What is Freemasonry?
Freemasonry is the oldest and largest existing fraternal organisation in the world. With a rich history to draw from, Freemasonry is also a vibrant, modern organisation that has changed with the times.
Freemasonry is a worldwide society that has brought together millions of people in a fraternal manner, of all nations, religions, political beliefs, and all social backgrounds.
It comprises an estimated 5 Million members worldwide with over 9,000 in Victoria. Modern Freemasonry traces its organisation to the 17th Century and proudly preserves the traditions it has inherited from those times. These traditions make Freemasonry unique within the community.
A principled way of life
Freemasonry is a principled way of life, offering a sense of belonging and of personal growth.
The principles by which a Freemason is expected to conduct himself, are based on tolerance, equality, charity and honour. They strive towards spiritual enlightenment, and personal development as a way to moral perfection. Freemasons demonstrate these principles by showing tolerance and respect for the opinions of others, behaving with kindness and understanding and practicing charity and care for their community.
Freemasonry recognizes the richness of all cultural beliefs and excludes no individual from membership on the basis of race, religion or politics. Freemasons are required to profess a belief in a Supreme Being (the specifics of that belief are considered to be a personal matter).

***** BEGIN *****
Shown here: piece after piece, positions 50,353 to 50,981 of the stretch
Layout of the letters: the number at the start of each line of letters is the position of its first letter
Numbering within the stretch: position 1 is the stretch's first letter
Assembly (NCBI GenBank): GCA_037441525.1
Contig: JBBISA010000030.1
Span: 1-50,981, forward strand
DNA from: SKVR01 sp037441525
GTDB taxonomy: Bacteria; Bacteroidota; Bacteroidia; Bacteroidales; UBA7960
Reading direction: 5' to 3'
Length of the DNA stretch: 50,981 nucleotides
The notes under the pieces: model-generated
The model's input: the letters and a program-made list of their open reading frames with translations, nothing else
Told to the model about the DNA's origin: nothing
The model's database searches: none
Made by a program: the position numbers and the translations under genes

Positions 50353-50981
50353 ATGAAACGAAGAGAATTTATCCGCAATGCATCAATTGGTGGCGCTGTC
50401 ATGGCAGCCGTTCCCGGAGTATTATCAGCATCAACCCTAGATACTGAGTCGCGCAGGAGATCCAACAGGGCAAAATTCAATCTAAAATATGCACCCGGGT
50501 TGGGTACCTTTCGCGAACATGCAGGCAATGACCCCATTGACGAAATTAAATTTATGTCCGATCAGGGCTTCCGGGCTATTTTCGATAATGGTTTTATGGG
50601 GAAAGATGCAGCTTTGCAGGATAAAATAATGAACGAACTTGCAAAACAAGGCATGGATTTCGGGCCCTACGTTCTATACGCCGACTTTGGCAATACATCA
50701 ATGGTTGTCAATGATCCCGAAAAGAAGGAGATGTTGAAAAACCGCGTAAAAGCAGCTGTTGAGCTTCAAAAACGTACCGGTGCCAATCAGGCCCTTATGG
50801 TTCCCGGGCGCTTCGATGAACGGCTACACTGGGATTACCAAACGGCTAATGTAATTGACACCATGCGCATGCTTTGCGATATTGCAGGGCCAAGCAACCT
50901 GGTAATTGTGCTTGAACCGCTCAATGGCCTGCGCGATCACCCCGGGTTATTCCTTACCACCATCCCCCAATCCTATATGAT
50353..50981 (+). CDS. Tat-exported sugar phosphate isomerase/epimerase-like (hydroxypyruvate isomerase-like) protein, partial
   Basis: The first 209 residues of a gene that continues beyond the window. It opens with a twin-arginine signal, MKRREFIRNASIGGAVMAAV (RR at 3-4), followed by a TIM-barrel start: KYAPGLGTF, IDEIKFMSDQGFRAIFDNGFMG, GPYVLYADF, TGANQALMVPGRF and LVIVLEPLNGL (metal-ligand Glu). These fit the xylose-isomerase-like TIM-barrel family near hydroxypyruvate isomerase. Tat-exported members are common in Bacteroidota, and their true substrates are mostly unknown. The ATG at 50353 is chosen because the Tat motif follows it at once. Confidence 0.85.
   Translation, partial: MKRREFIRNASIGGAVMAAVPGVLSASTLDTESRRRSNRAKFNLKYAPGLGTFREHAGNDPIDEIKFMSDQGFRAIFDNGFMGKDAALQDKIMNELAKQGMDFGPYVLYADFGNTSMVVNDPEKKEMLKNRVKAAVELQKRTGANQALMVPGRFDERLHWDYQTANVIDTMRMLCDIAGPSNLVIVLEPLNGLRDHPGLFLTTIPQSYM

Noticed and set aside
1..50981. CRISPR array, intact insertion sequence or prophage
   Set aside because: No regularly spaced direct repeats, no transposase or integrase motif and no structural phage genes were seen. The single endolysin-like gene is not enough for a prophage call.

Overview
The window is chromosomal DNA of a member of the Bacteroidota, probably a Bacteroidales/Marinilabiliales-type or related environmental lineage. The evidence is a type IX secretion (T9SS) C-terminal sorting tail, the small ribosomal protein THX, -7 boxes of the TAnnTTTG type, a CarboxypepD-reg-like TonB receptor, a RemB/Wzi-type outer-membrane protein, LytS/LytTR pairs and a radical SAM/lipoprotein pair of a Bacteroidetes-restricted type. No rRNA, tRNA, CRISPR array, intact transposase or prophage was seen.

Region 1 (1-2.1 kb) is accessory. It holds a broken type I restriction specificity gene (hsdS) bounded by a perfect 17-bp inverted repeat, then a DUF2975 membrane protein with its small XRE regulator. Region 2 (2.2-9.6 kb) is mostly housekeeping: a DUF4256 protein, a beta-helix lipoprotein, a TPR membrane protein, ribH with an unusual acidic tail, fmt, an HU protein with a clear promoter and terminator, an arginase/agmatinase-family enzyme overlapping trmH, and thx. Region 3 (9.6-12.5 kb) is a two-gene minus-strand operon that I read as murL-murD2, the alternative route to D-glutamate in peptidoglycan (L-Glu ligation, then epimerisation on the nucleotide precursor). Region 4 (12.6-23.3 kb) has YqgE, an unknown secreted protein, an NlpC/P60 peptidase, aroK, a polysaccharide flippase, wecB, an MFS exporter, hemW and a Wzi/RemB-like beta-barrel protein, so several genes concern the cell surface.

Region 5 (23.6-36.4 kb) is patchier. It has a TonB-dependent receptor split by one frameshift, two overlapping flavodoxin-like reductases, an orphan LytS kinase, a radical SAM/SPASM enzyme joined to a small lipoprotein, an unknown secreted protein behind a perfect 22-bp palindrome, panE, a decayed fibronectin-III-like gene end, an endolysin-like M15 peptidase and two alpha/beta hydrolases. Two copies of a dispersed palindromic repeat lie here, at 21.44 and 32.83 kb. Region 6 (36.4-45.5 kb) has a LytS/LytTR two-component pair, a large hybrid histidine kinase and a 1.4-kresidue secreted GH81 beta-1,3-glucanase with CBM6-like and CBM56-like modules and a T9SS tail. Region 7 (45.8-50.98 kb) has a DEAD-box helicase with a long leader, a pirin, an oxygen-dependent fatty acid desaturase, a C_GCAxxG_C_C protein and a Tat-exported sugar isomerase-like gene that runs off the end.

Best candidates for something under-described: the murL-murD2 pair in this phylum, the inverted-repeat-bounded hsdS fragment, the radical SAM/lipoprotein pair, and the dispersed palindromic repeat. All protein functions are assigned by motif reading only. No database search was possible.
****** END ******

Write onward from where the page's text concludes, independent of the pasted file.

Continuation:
Freemasons pursue their personal development by working towards the betterment of all humanity through widespread community involvement offering support at all levels from local fundraising to international relief efforts.
Freemasons in Victoria have been active in the community for over 170 years and were instrumental in the development of Melbourne. They also established the Royal Freemasons Homes of Victoria in 1867 for the palliative care of the elderly and the Freemasons Hospital in 1937 to care for Freemason members and their families.
Victorian Freemasons Today
Lodges in Victoria
Years Since First Victoria Freemason Lodge Was Founded
At Freemasons Victoria we believe in a community built on true friendship, compassion and honesty.
Our mission is to be a meaningful and relevant organisation in the twenty-first century that empowers Lodges, members and the community by providing leadership, guidance and administrative support systems to ensure the perpetuity of Freemasonry in this State.
Frequently Asked Questions